Omaha Water Co. v. City of Omaha

Decision Date15 June 1906
Docket Number2,361.
Citation147 F. 1
CourtU.S. Court of Appeals — Eighth Circuit

(Syllabus by the Court.)

The Legislature empowered the city of Omaha to contract with individuals or corporations for the construction and maintenance of waterworks 'on such terms and under such regulations as may be agreed on. ' The city by ordinance offered the contract for the construction of the works and their operation for 25 years to the lowest bidder on condition that he would first accept the terms of the ordinance, which provided that the contractor should furnish water to private consumers during the term at such prices as the contractor and the consumers should agree upon, not exceeding certain specified rates. The contractor accepted the ordinance and his assigns constructed the waterworks and operated them for 20 years. The water board of the city ordered the rates reduced below those specified in the ordinance. Held, the accepted ordinance was a contract, the order of the water board impaired its obligation, and the water company was entitled to an injunction to restrain its execution.

Municipal corporations have two classes of powers, the one governmental, in the exercise of which their officers may not bind the municipalities beyond their terms of office, the other business or proprietary, in the exercise of which they are governed by the same rules as individuals or private corporations.

A city exercises its business or proprietary power in purchasing waterworks or contracting for their construction or operation.

The power of a city to regulate or fix the rates which a water gas, or railway company may collect of private consumers partakes of the nature of a governmental power and also of the nature of a business power.

The Legislature of a state unless prohibited by its Constitution may empower a city to suspend by contract, and a city may suspend in that way for a reasonable term of years, its power to fix or regulate the rates which a third party may collect of private consumers.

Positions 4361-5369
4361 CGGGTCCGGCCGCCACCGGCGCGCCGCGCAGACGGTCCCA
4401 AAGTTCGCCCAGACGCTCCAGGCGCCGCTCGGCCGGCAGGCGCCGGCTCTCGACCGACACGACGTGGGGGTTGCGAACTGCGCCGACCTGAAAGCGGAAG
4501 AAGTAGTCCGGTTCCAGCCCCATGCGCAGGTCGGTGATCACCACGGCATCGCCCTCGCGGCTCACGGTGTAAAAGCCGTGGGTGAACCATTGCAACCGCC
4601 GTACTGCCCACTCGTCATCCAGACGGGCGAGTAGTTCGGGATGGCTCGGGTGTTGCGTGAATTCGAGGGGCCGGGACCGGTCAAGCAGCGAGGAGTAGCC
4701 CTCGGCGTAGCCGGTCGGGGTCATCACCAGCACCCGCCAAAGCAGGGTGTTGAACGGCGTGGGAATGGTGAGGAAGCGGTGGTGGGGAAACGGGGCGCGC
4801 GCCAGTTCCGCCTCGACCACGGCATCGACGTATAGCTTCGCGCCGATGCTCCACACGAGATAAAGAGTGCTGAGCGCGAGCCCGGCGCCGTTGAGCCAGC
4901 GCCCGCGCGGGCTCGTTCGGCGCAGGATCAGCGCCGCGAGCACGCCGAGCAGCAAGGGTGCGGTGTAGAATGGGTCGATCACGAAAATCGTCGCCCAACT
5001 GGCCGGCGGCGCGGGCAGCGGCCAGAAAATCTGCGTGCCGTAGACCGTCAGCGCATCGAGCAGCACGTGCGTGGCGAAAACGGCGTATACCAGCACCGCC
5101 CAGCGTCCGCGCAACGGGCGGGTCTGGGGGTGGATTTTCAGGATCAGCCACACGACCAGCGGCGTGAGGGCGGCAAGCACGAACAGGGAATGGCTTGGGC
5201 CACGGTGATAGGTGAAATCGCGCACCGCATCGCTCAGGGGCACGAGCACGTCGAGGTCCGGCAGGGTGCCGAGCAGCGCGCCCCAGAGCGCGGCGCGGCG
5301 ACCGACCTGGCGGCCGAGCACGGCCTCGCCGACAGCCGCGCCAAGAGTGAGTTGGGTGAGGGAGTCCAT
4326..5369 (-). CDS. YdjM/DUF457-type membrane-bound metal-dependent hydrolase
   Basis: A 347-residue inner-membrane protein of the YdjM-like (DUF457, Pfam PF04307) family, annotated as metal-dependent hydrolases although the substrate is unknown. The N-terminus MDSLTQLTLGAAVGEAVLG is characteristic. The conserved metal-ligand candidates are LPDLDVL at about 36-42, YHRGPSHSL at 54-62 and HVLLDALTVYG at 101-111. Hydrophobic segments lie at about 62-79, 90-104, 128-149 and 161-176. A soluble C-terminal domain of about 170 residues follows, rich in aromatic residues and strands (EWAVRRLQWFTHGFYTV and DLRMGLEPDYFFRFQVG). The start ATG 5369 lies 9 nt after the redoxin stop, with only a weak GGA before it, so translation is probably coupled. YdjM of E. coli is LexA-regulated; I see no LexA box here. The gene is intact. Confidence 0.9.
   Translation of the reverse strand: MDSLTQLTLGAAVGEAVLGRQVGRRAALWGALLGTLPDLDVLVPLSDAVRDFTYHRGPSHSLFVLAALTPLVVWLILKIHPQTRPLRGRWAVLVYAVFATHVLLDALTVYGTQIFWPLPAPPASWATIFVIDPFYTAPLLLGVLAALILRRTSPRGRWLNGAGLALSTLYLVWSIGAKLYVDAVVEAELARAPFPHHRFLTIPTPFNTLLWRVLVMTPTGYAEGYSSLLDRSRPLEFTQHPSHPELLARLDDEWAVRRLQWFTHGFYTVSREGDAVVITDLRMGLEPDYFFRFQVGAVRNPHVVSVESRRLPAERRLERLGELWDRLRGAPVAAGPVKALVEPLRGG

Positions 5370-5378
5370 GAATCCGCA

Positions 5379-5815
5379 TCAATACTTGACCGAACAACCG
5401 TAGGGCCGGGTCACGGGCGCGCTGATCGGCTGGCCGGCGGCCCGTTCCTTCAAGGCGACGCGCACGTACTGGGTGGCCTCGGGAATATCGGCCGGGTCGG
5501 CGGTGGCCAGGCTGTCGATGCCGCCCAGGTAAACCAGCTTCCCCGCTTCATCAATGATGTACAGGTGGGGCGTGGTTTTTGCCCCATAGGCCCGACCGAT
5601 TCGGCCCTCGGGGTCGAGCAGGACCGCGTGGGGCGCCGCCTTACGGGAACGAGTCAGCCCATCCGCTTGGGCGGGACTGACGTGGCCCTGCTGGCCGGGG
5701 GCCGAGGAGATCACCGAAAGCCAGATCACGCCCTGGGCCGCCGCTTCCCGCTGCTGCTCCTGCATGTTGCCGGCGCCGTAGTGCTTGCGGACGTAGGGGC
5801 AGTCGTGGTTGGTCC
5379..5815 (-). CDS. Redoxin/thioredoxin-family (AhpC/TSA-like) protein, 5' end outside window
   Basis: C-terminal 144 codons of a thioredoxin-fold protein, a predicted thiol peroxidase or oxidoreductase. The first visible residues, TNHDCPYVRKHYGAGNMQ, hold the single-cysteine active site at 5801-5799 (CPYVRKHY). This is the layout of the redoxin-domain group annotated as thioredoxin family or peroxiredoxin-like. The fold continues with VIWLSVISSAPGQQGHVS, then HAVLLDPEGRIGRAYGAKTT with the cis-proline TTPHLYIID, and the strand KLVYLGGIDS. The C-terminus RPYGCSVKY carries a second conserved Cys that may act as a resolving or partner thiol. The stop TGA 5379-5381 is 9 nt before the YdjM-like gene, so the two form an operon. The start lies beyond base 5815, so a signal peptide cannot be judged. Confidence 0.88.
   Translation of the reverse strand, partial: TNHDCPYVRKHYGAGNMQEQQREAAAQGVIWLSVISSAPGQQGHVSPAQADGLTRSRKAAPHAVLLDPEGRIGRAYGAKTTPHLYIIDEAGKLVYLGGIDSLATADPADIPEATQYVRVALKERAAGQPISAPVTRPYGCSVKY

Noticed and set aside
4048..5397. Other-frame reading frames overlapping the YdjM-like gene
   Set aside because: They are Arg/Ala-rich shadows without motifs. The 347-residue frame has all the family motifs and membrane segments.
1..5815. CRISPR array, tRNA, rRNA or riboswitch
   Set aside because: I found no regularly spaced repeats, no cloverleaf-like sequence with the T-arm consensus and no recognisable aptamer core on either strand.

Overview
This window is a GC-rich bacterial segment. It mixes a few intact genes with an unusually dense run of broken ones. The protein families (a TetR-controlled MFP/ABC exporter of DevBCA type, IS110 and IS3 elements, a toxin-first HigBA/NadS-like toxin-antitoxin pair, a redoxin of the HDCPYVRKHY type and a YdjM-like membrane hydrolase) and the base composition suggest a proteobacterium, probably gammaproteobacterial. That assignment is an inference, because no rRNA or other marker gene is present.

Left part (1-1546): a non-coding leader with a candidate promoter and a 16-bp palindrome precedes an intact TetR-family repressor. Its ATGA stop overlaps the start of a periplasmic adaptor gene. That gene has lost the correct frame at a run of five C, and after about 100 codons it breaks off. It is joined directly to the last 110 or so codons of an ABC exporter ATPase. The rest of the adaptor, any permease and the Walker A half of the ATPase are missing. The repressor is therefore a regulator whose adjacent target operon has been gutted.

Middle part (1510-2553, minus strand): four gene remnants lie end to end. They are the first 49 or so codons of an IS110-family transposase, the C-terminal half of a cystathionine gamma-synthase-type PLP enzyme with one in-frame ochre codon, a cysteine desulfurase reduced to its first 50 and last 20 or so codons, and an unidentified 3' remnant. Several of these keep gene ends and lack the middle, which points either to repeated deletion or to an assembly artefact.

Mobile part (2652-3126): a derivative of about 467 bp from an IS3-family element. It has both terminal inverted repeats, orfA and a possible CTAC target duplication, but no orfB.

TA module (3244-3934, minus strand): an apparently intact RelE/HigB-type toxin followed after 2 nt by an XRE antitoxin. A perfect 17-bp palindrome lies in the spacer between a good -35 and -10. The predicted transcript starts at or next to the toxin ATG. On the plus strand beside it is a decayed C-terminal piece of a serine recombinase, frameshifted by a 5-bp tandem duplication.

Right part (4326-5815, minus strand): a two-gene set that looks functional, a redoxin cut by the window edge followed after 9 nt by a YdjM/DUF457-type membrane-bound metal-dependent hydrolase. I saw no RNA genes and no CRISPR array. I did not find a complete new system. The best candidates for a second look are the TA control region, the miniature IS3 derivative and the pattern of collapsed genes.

Neither the power of a municipality to contract with a third part for the construction and operation of waterworks, street railways, or other public utilities, nor the right of such a third party under such a contract, constitutes a special privilege or immunity within the meaning of those terms in section 16, article 1 of the Constitution of Nebraska, which prohibits the Legislature from 'making any irrevocable grant of special privileges or immunities.'

The power to alter or repeal general laws under which corporations have been organized reserved by section 1, art 11b(13) of the Constitution of Nebraska 1875, is limited by section 16, art. 1 of the same Constitution which forbids the passage of any law impairing the obligation of contracts, and it does not reserve to the Legislature the power to destroy or impair the contracts of third parties with such corporations.

The making of a municipal contract to suspend for 25 years the power of the city to regulate the rates which a water company shall collect from private consumers in consideration of the construction and operation of waterworks, is not an unreasonable exercise of the power to contract therefor.

Agreements and grants regarding the suspension of the power to regulate rates and regarding other public franchises will not be raised by mere implication, will be construed favorably to public rights if ambiguous an d will be protected and enforced if clear.

Power granted to a city to contract for the construction and operation of waterworks 'on such terms and under such regulations as may be agreed on' constitutes authority to the municipality to agree with the contractor upon the rates which he may collect of private consumers during a reasonable term of years.

An accepted ordinance which provides for such rate 'as may be agreed upon between the consumer and water company not exceeding' specified rates constitutes a contract by the city that it will not reduce the rates below those specified during the term of the contract, and any such attempted reduction thereof by the city or it water board, under a law of the state, impairs the obligation of this contract.

A mortgage of the property and rights of a water company and the foreclosure thereof passes to the purchaser thereunder its contract right to collect rates specified in a contract between it and a city.